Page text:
Thaddeus Russell investigates an interesting part of American history that is often ignored. He argues that the Founding Fathers disapproved of the revelry on display in eighteenth-century America. “On nearly every block…there was a public place where one could drink, sing, dance, have sex, argue politics, gamble, play games, or generally carouse with men, women, children, whites, blacks, Indians, the rich, the poor, and the middling. Rarely have Americans had more fun.”
I have not read the book, but his summary at Alternet is noteworthy. However, to come to his conclusion it seems that he has relied too heavily on John Adams and on Puritan leaders to make his case. It would have been more accurate to say “some early U.S. leaders.”
11 Freedoms That Drunks, Slackers, Prostitutes and Pirates Pioneered—and the Founding Fathers Opposed | Alternet.
Just for fun:
8 Founding Fathers’ Insane Drinking Habits.
picture courtesy of Sean Cowie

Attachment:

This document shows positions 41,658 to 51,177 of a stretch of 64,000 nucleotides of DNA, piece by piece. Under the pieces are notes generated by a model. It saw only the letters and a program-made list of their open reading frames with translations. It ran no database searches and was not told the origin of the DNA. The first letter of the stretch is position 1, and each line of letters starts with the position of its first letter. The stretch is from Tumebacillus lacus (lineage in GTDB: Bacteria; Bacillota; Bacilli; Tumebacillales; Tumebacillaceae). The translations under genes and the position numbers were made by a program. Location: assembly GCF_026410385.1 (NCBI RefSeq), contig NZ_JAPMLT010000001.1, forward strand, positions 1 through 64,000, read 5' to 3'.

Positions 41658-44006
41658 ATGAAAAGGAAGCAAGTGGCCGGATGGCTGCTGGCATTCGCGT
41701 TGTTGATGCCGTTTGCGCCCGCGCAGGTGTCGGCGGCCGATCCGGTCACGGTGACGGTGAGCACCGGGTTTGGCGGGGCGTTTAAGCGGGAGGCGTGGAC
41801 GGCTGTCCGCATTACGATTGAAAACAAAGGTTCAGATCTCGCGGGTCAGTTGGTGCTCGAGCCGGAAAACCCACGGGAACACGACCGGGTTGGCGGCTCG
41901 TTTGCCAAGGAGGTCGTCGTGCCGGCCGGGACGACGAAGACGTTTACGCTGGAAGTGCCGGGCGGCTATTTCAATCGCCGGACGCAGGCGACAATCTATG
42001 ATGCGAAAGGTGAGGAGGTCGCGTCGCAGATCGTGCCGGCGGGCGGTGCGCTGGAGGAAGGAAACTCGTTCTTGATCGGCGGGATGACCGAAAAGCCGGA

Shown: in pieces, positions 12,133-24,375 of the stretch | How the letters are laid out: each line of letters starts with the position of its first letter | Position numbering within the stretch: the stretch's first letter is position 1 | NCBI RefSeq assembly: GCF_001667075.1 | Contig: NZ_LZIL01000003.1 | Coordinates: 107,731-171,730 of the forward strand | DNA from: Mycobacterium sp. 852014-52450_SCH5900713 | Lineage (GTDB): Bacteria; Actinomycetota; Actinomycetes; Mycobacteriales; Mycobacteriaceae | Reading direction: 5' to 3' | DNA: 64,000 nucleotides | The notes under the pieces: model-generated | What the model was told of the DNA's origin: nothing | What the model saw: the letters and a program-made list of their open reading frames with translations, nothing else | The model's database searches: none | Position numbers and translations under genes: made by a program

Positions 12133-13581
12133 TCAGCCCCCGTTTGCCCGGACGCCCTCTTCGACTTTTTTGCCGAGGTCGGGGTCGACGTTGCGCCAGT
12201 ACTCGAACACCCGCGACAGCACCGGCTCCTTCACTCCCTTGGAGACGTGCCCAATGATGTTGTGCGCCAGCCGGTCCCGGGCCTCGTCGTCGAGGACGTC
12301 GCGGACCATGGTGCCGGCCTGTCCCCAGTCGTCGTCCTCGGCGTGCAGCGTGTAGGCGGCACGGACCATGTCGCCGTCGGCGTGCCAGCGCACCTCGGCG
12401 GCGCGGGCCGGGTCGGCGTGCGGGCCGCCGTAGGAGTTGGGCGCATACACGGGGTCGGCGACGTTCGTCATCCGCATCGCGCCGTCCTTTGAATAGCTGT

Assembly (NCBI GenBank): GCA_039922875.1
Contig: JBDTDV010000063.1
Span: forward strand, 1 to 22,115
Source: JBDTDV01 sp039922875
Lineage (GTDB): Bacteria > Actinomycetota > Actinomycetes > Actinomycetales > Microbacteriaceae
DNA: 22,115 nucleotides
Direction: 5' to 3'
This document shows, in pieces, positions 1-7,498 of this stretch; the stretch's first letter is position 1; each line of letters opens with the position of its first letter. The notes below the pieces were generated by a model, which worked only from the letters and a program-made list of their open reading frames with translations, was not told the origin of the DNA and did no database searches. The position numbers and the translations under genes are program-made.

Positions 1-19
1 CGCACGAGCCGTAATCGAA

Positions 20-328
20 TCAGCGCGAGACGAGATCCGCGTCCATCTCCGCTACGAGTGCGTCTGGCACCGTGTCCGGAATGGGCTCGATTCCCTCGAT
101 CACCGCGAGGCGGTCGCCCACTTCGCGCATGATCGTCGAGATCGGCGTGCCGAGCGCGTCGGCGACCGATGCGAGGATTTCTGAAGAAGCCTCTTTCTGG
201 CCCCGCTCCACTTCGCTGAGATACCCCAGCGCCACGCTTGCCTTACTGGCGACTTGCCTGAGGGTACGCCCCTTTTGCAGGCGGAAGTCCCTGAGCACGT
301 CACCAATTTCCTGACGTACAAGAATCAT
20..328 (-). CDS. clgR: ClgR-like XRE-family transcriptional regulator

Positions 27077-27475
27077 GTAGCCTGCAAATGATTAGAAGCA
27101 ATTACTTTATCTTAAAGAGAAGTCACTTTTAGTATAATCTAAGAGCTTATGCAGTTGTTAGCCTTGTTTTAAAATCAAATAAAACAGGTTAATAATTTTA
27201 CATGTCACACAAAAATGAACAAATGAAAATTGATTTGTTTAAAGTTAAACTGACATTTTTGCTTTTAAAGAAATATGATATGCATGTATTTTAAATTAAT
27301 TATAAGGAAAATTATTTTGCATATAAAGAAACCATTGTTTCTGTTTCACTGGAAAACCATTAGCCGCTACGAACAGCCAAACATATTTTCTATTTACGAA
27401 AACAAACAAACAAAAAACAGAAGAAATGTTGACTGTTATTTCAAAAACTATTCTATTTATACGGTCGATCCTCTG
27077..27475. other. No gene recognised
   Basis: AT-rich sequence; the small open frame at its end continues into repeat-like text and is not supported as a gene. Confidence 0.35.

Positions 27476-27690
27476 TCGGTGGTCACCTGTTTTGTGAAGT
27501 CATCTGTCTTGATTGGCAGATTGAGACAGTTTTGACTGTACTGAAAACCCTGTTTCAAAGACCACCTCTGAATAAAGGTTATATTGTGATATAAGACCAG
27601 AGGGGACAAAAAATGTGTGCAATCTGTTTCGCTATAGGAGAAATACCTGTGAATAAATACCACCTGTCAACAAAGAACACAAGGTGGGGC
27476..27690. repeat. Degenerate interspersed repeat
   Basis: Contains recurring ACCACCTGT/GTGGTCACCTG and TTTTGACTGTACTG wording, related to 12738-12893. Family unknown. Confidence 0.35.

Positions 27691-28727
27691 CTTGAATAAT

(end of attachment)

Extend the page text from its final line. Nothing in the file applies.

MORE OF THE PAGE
Juan Cole writes: “We know what the Founding Fathers believed. They believed in universal rights. And they believed in basic principles of human dignity. Above all, they did not think the government had the prerogative of behaving as it pleased. It doesn’t have the prerogative to torture.”
Read the full article at:
History News Network | Why the Founding Fathers thought banning Torture Foundational to the US Constitution.
It is unfortunate that most Americans are unaware of how important government support of science and technology was to the Founding Fathers. I have not read Tom Shachtman’s book Gentleman Scientists but it’s on my list of must reads. At a minimum, I hope this book is successful in bringing attention to this important subject. If any of you have read it please let me know what you think.
History News Network | The Founding Fathers Would Be Appalled at the Government’s Declining Support of Science.